Who are you as a person? What are your priorities? How do you make choices? What are your fears? What are your hopes and dreams?
It's useful to ask ourselves those questions. Once we know, we can decide whether those answers are working for us or whether we want to rewrite them—and thereby improve our lives.
If we're writers, it's even more useful to ask ourselves these kinds of questions. If we pay attention to our own emotions and emotional responses to situations and people, then we have material for our writing, too.
Example: What is it that has allowed you at times to rise above your fears and do what's right even if you were scared or it wasn't what you wanted to do? Knowing the answer gives you a starting point for how a character in your story might grow or rise above his or her fears. If you write nonfiction, then knowing your own emotional high and low points and what works for you gives you a starting point for realizing what will matter to readers.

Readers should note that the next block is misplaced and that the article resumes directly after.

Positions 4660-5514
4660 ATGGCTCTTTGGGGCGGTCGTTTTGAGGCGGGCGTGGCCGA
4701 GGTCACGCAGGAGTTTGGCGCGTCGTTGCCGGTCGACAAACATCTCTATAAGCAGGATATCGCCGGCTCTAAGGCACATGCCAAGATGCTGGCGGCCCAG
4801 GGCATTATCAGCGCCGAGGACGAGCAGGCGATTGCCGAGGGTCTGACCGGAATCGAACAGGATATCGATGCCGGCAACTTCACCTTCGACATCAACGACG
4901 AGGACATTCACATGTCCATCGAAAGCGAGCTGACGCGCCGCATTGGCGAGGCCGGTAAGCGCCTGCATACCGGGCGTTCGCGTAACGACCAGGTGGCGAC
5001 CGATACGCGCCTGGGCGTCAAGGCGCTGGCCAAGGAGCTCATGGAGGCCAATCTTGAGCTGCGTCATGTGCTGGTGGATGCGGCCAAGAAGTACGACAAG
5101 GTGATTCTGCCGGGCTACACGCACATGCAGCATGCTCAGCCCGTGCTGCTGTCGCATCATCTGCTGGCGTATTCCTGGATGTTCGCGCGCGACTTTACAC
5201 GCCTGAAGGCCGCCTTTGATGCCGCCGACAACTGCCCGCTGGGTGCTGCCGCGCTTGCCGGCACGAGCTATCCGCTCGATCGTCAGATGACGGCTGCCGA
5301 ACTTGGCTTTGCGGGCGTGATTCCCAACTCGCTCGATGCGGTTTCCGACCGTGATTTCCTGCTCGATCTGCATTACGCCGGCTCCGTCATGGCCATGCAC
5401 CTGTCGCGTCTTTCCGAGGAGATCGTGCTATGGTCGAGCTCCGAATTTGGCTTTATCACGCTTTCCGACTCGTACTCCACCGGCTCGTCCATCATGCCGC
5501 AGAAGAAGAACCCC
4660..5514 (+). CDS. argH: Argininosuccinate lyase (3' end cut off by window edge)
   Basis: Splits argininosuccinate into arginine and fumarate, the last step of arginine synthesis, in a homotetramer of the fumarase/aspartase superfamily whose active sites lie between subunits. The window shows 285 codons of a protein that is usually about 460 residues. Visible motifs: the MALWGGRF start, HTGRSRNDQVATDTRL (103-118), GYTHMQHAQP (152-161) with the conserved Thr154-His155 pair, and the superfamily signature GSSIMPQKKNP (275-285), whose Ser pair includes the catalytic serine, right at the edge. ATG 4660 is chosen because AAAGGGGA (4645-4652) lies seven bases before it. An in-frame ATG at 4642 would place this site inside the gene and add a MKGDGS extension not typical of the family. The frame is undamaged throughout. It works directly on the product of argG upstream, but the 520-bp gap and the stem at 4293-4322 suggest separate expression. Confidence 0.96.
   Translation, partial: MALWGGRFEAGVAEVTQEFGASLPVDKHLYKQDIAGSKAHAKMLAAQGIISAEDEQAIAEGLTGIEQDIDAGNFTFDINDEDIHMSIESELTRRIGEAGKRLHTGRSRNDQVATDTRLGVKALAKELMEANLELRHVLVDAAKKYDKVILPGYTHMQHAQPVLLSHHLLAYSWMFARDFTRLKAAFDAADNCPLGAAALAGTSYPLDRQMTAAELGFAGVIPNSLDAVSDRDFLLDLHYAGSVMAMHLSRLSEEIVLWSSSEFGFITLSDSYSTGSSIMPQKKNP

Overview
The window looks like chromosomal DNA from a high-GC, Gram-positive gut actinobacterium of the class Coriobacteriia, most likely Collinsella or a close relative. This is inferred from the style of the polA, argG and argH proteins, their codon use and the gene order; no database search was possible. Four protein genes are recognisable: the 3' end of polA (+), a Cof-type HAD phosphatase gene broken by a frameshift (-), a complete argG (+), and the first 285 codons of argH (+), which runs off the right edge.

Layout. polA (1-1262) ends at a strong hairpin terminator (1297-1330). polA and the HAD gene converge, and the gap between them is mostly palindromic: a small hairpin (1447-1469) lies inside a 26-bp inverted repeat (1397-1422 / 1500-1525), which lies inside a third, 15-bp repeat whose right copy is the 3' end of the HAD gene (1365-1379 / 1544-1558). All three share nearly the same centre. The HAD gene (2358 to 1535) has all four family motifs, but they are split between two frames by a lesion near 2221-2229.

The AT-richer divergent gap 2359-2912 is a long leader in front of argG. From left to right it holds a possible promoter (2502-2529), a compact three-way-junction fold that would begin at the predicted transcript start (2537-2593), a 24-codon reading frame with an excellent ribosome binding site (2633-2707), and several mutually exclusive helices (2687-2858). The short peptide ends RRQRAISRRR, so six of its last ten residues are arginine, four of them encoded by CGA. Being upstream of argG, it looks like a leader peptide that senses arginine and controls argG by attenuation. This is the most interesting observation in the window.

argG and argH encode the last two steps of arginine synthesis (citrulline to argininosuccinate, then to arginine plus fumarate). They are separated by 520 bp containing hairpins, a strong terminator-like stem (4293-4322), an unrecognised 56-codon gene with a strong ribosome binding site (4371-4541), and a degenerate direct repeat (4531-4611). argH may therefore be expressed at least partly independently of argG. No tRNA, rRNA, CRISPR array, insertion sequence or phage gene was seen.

EVEN IF YOU ARE NOT A WRITER, it is useful to ask this question! All of us find ourselves at times in situations where, if we could change so that we rose above our fears or past patterns of behavior, it would get us out of a crisis or make life easier in some way. If we know what lets us rise above our fears and past patterns, then we can consciously choose to make sure that whatever worked before is present NOW as we set about making changes.
Isn't it great to know that we CAN rewrite our lives? Just because we've always had a fear of heights or had trouble managing money or told ourselves we couldn't do X, Y or Z doesn't mean we have to keep being that way!
And if we are writers, just think of the fodder for setting up turning points for our characters or in nonfiction recognizing what our readers' concerns (and possibly objections) will be.
So what questions can you ask yourself this week? What changes could you make in your life if you did?
PS I'm setting up an online class on REVISIONS THE PRACTICAL WAY. (April 25 to May 9, $25). Full details are on my website April Kihlstrom.